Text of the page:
We believe that we think with our minds, but in reality, I found, we really think with our blood. Blood follows you and draws you towards itself. Twenty six years after my mother finally left Moscow to marry my father, I moved in the opposite direction, back to Russia. For much of my time there, I thought I was in a story without a narrative, a constantly changing slide-show of phantasmagoria which Moscow was projecting onto my life for my personal delectation. But in fact I was caught in a cool web of blood-knowledge which was slowly winding me in. I have found myself, time and again, tripping over the roots of experience which I shared with my parents and grandparents. Echoes of their lives kept cropping up in mine like ghosts, things which remained unchanged in the rhythms of the city which I believed was so full of the new and the now. The damp-wool smell of the Metro in winter. Rainy nights on the backstreets of the Arbat when the eerie bulk of the Foreign Ministry glows like a fog-bound liner. The lights of a Siberian city like an island in a sea of forest seen from the window of a tiny, bouncing plane. The smell of the sea-wind at Tallinn docks. And, towards the end of my time in Moscow, the sudden, piercing realization that all my life, I had loved precisely the woman who was sitting by my side at a table among friends in a warm fug of cigarette smoke and conversation in the kitchen of an apartment off the Arbat. I came to Moscow to get away from my parents. Instead, I found them there, though for a long time I didn't know it, or refused to see it. So I began to write a story about Russia and my family, about a place which made us and freed us and inspired us and very nearly broke us.
It's hard, now, to imagine the thrill and the mystery of moving to Moscow, the secretive capital of a parallel, hostile world, as my father did as a young diplomat in September 1958. The Moscow he knew is separated from the Russia in which I lived not just by half a lifetime but by a seismic shift of history. My father's generation was defined by a bitter ideological divide which ran across the world, and he, for reasons that I only began to understand when I went to live in Russia myself thirty years later, did everything in his power to live on the other side of that divide. The time and city were pregnant with pitfalls for a young man in love with Russia and blessed, or cursed, with a strong wayward streak. The Cold War, which was born along with my father's fascination for Russia, was approaching its height. Soviet tanks had recently crushed the Hungarian Rising, and there could be no doubt that it was the ambition of Socialism to conquer the world. To the Embassy Cold Warriors with whom he worked, Moscow was then the heart of all the darkness in the world.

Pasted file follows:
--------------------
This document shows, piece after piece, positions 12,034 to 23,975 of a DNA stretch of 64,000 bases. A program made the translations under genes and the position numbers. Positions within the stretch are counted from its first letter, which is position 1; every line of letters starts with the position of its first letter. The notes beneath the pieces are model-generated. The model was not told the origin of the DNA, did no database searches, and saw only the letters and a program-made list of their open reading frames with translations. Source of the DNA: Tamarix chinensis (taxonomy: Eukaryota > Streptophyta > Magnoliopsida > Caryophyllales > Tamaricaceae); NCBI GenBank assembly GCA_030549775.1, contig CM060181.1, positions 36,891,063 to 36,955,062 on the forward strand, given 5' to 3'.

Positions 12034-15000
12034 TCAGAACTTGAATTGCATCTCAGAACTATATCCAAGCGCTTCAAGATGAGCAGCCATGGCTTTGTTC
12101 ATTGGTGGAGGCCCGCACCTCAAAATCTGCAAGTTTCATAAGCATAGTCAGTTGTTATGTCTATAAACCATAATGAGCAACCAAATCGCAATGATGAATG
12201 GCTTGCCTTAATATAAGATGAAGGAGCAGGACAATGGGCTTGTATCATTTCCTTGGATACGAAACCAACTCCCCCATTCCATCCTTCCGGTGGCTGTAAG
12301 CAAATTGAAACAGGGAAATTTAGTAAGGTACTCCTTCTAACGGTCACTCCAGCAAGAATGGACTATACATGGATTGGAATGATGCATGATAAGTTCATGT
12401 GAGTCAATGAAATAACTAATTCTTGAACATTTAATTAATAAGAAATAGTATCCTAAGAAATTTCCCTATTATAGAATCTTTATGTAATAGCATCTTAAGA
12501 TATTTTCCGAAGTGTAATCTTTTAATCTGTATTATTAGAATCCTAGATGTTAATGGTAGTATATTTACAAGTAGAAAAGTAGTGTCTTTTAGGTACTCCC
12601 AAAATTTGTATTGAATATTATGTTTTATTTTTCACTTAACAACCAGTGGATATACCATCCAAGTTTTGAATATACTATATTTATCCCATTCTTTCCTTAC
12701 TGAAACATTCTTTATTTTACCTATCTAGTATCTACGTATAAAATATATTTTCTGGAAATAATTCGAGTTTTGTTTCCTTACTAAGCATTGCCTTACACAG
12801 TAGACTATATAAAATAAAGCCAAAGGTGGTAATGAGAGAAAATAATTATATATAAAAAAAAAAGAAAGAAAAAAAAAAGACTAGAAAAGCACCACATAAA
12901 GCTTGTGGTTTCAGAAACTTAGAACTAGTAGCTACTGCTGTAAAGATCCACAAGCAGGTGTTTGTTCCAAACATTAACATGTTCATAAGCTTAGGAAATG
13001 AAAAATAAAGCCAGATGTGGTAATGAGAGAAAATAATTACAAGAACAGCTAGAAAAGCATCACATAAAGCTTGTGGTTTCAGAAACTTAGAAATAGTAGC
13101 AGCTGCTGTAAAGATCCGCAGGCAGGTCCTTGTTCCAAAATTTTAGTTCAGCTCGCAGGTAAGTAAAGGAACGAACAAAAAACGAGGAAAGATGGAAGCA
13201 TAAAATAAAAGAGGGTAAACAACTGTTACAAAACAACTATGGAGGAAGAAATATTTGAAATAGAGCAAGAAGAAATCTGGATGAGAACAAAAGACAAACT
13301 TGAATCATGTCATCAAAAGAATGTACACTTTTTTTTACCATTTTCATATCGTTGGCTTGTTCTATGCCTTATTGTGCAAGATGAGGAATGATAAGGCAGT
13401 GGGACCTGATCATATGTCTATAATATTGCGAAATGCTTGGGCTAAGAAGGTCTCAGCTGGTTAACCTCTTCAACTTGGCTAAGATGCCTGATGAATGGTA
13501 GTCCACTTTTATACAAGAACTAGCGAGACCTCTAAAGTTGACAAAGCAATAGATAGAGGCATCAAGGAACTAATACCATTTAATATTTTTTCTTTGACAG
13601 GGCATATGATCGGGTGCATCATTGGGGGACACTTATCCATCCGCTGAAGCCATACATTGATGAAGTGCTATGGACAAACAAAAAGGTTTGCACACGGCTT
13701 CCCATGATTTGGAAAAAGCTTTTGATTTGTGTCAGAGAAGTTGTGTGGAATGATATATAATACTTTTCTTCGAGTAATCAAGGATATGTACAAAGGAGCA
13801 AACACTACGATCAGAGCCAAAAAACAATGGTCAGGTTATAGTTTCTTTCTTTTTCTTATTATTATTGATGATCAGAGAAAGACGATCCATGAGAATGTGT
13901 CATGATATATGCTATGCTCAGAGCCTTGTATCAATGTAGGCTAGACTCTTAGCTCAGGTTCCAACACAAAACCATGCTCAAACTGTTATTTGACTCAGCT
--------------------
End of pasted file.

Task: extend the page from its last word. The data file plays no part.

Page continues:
When my father first arrived in Moscow, the city's soul was swelling with victory and pride, not deflating in exhaustion. The Moscow he knew was a controlled, oppressive place, not the teeming mayhem into which it was to descend after the Soviet Union collapsed. And emotionally, for my father, the distance was far greater. For a generation unused to travel, Russia might as well have been on a different planet. But Mervyn could not have been happier. For all the rigidity and control, my father found Moscow a place of adventures, where he was courted by the KGB and fell in love. He had finally loosed himself from his home place in the world, and was drifting towards a place where he fitted in.
My Russia was a society adrift. Over the last seventy years Russians had lost much of their culture and their God. But at least the Soviet state had compensated by filling the ideological vacuum with its own bold myths and strict codes. It fed people, taught and clothed them, ordered their lives from cradle to grave and, most importantly, thought for them. Communists - men like my grandfather - had tried to create a new kind of man, emptying men of their old beliefs and re-filling them with civic duty, patriotism and docility. But when Communist ideology was stripped away, so its quaintly Fifties morality also disappeared into the black hole of discarded mythologies. People put their faith in television healers, Japanese apocalyptic cults, even in the jealous old God of Orthodoxy. But more profound than any of Russia's other, new-found faiths, was an absolute, bottomless nihilism. Suddenly there were no rules, no holds barred, and everything went for those bold and ruthless enough to go out and grab as much as they could.
Excerpt from Stalin's Children: Three Generations of Love and War by Owen Matthews, published by Walker & Company.
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